Love is unique, that’s for sure. To say that he’s only getting these numbers because he plays for a bad team in Minnesota, is just not true.
Derrick Williams, from the Marion mold
Steve Nash is one of the best point guards of all-time. When he was in his prime, the perfect fit alongside him was Shawn Marion. If I’m anointing Rubio as the next Nash then Derrick Williams shall be the next Marion.
Williams was drafted second overall this past draft and seemed like a guy that you wouldn’t really hear about for his first few seasons. He’s the type that would probably not throw up big numbers right away and playing in a small market, wouldn’t make any headlines.
But playing with Rubio will change that. Williams and Rubio have paired up for some big time alley-oop highlights already this season and Williams’ production is already beginning to rise.
Williams shot 57 percent from three-point land in college, a crazy number that didn’t really represent the kind of touch he had from downtown and definitely not something that would translate into NBA three-point percentage. Yet Williams is shooting 40 percent from three this season, mainly because Rubio keeps giving him wide open looks.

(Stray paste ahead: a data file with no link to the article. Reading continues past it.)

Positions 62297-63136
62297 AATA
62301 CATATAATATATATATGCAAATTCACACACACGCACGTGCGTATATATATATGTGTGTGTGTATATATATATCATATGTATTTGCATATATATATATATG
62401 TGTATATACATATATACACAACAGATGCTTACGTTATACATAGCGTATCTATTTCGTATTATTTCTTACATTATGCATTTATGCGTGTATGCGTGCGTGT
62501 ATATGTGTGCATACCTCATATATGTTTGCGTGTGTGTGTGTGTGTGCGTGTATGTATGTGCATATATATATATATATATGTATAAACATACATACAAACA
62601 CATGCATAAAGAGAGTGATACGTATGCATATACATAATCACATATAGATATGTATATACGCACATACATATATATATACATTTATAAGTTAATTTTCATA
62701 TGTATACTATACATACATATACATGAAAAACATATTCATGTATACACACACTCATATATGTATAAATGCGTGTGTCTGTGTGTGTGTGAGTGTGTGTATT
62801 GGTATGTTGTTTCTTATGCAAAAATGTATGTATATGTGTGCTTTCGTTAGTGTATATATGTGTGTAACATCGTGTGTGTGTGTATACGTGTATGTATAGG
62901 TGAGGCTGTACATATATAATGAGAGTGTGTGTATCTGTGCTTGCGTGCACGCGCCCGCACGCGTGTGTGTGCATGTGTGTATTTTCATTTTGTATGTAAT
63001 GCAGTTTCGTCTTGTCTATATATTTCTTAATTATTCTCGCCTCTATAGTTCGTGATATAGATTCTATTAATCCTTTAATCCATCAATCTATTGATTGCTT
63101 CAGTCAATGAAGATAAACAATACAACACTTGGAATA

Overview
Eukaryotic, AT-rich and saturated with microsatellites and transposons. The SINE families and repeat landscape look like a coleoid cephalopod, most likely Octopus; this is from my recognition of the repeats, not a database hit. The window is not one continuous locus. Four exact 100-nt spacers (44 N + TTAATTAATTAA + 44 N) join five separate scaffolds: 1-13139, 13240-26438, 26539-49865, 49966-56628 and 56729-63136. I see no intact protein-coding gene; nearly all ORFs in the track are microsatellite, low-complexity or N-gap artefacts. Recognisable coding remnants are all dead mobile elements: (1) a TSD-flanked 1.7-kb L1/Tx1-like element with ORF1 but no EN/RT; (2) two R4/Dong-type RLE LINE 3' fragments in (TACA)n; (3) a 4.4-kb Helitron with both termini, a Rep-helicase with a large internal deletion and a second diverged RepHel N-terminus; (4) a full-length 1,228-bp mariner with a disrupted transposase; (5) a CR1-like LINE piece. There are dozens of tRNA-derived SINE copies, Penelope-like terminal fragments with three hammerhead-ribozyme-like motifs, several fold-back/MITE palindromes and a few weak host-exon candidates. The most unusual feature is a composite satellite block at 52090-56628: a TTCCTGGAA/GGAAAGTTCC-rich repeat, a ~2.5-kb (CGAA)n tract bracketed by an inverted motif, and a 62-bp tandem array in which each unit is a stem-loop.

The three areas that Williams will need to excel at (in terms of offense) to become the next Marion are spot-up jumpers, cuts and offensive rebounds. So far this season he is 6-of-12 on spot-up jumpers, 5-for-6 on cuts and 5-for-5 on offensive rebound putbacks.
I know, I’m getting too excited
The Timberwolves are only 3-5 this season and have been playing great basketball. As the season goes on, it is very likely for them to go through some tough stretches and lose a bunch of games.
But the NBA regular season seems to really be about getting a glimpse into the future, especially for young teams. I remember watching Oklahoma City the season before they made the playoffs and thinking it. I’m seeing it now with Minnesota. They really do have a great young nucleus (I guess that’s what happens when you have a lottery pick for the last seven seasons) and they’re really fun to watch.
I never thought I’d be saying this but there’s no place I’d rather see my favorite college player, Austin Rivers, get drafted than by the Minnesota Timberwolves.